In lead discovery, libraries of 106 molecules are screened for biological activity. Given the over 1060 drug-like molecules thought possible, such screens might never succeed. The fact that they do, even occasionally, implies a biased selection of library molecules. We have developed a method to quantify the bias in screening libraries toward biogenic molecules. With this approach, we consider what is missing from screening libraries and how they can be optimized.
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This work was supported by US National Institutes of Health grant GM59957 to B.K.S. J.H. was supported by a Marie Curie fellowship from the 6th Framework Program of the European Commission; M.J.K. was supported by a US National Science Foundation graduate fellowship; C.L. was supported by a fellowship from the Max Kade Foundation.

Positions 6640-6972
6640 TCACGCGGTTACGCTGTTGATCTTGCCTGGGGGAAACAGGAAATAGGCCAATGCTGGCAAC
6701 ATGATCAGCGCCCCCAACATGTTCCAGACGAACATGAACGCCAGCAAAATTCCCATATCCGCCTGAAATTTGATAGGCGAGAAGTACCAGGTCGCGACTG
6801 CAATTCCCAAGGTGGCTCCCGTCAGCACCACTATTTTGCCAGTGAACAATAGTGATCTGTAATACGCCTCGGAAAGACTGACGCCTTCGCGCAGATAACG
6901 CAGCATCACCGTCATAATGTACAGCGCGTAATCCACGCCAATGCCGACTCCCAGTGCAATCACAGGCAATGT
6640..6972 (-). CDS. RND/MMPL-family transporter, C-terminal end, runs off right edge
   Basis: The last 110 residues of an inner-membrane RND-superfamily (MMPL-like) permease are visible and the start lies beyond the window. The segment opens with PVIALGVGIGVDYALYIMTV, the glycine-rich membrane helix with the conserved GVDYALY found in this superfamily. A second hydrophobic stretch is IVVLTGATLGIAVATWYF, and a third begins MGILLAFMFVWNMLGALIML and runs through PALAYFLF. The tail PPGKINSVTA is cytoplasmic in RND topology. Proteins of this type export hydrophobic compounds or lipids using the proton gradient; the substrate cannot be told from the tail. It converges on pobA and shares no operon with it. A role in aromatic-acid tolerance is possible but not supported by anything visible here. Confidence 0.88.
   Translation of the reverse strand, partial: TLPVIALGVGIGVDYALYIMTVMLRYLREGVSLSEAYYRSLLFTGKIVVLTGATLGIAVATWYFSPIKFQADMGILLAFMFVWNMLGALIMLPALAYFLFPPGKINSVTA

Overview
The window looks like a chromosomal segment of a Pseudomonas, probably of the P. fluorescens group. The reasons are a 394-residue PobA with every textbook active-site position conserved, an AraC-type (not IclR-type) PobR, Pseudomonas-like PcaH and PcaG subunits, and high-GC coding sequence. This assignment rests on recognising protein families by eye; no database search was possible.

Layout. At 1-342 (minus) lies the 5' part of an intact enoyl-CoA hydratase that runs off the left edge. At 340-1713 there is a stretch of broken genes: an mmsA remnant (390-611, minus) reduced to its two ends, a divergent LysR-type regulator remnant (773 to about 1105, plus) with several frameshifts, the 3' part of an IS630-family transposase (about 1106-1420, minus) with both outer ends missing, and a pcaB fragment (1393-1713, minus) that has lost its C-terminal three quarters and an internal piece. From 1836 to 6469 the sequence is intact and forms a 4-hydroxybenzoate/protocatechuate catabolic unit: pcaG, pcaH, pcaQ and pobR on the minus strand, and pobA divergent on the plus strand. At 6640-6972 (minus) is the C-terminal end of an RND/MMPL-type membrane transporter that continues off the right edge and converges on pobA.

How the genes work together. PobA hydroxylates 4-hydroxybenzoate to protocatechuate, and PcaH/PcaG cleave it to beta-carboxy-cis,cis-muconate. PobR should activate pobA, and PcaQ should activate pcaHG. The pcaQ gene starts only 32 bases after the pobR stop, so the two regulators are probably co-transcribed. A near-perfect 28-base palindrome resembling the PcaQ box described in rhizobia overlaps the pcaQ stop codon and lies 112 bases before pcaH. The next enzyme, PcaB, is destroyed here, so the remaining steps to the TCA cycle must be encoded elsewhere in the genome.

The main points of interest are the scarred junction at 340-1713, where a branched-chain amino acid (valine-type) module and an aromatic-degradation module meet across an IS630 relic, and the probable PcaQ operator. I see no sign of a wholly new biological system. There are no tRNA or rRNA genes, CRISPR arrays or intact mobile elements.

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Hert, J., Irwin, J., Laggner, C. et al. Quantifying biogenic bias in screening libraries. Nat Chem Biol 5, 479–483 (2009). https://doi.org/10.1038/nchembio.180
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